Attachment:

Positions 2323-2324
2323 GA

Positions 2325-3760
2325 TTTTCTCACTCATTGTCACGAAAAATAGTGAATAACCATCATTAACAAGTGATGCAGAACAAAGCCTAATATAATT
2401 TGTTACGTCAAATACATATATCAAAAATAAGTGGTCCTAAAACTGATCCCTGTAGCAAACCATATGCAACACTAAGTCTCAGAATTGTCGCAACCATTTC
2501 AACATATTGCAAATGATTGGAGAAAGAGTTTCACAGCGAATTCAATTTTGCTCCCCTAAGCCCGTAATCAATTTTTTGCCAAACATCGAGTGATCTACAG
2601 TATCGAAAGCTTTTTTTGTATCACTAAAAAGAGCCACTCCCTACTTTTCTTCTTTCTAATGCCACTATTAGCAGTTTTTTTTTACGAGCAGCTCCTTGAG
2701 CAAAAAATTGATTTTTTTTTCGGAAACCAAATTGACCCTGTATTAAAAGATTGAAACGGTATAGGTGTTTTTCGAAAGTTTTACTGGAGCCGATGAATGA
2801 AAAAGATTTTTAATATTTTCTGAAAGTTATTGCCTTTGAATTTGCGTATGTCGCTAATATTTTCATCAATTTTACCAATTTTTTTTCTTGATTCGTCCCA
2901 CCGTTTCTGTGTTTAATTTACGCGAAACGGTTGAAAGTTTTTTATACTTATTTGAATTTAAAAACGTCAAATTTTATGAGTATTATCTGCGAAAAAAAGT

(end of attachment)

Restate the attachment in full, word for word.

Positions 2323-2324
2323 GA

Positions 2325-3760
2325 TTTTCTCACTCATTGTCACGAAAAATAGTGAATAACCATCATTAACAAGTGATGCAGAACAAAGCCTAATATAATT
2401 TGTTACGTCAAATACATATATCAAAAATAAGTGGTCCTAAAACTGATCCCTGTAGCAAACCATATGCAACACTAAGTCTCAGAATTGTCGCAACCATTTC
2501 AACATATTGCAAATGATTGGAGAAAGAGTTTCACAGCGAATTCAATTTTGCTCCCCTAAGCCCGTAATCAATTTTTTGCCAAACATCGAGTGATCTACAG
2601 TATCGAAAGCTTTTTTTGTATCACTAAAAAGAGCCACTCCCTACTTTTCTTCTTTCTAATGCCACTATTAGCAGTTTTTTTTTACGAGCAGCTCCTTGAG
2701 CAAAAAATTGATTTTTTTTTCGGAAACCAAATTGACCCTGTATTAAAAGATTGAAACGGTATAGGTGTTTTTCGAAAGTTTTACTGGAGCCGATGAATGA
2801 AAAAGATTTTTAATATTTTCTGAAAGTTATTGCCTTTGAATTTGCGTATGTCGCTAATATTTTCATCAATTTTACCAATTTTTTTTCTTGATTCGTCCCA
2901 CCGTTTCTGTGTTTAATTTACGCGAAACGGTTGAAAGTTTTTTATACTTATTTGAATTTAAAAACGTCAAATTTTATGAGTATTATCTGCGAAAAAAAGT